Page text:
When the last of Vivienne Ulman’s four children left home, she and her husband were poised to enjoy their freedom. Then her mother’s Alzheimer’s intervened.
In Alzheimer’s: a love story, Ulman records with tender lyricism and searing honesty the progress of her mother’s Alzheimer’s, her own grief over the gradual loss of her beloved mother, and the way in which her parents’ enduring love for each other sustained them.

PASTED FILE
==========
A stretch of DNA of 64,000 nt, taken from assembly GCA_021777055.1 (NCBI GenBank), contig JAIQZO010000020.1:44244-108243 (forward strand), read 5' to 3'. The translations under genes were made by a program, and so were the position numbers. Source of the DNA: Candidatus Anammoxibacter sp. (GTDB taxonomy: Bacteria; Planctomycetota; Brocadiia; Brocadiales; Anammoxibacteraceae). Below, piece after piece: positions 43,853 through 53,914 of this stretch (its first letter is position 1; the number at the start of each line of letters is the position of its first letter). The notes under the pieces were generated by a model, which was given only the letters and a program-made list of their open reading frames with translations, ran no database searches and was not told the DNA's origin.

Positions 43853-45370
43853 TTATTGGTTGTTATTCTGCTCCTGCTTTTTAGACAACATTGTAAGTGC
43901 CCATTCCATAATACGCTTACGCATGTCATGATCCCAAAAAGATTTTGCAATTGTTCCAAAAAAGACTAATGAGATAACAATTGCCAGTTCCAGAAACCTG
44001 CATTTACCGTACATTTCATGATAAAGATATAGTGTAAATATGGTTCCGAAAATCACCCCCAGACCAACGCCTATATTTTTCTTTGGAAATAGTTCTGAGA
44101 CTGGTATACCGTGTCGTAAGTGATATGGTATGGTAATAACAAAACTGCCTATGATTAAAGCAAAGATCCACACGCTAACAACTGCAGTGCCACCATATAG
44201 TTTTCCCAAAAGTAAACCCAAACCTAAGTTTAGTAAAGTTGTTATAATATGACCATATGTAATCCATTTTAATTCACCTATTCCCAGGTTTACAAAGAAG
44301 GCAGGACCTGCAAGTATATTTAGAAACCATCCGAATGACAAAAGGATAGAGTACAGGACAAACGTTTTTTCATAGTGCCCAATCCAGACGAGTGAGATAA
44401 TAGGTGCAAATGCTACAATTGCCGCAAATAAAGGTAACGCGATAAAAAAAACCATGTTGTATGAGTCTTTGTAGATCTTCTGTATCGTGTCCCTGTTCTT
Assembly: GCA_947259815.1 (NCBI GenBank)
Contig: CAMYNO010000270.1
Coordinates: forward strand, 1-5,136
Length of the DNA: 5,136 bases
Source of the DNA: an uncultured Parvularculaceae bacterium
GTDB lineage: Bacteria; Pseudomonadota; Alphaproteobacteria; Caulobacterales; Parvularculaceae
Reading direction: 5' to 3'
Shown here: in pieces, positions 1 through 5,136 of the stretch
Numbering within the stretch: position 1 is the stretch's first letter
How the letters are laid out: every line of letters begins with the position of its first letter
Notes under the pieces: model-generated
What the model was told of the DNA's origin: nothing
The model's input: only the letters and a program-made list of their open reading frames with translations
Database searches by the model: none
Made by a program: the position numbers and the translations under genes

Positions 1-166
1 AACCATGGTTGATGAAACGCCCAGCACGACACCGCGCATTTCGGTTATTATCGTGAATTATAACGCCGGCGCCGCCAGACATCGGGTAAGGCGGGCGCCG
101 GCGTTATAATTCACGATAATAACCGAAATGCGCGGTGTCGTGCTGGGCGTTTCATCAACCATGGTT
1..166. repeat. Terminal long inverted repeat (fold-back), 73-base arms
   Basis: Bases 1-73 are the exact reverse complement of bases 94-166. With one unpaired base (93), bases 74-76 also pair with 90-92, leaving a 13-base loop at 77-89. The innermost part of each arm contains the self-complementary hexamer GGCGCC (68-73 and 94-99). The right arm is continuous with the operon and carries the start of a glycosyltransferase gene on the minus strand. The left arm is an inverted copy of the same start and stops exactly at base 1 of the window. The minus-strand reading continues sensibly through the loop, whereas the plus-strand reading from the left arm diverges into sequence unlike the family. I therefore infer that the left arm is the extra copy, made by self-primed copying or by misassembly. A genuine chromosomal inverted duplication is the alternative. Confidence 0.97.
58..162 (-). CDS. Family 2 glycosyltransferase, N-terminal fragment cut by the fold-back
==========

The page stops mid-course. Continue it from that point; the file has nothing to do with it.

Into this she weaves an account of her family’s history, in particular her father’s rise from farm boy to confidant of prime ministers — achievements made possible by the loving strength of the woman by his side. In a reversal of roles, he now amply returns this support.
This inspiring Australian story is a tale for the sandwich generation, squeezed on one side by concerns for their children and on the other by anxiety about their parents. It is about illness, grief, and hardship, but it is also about love, determination, and joy.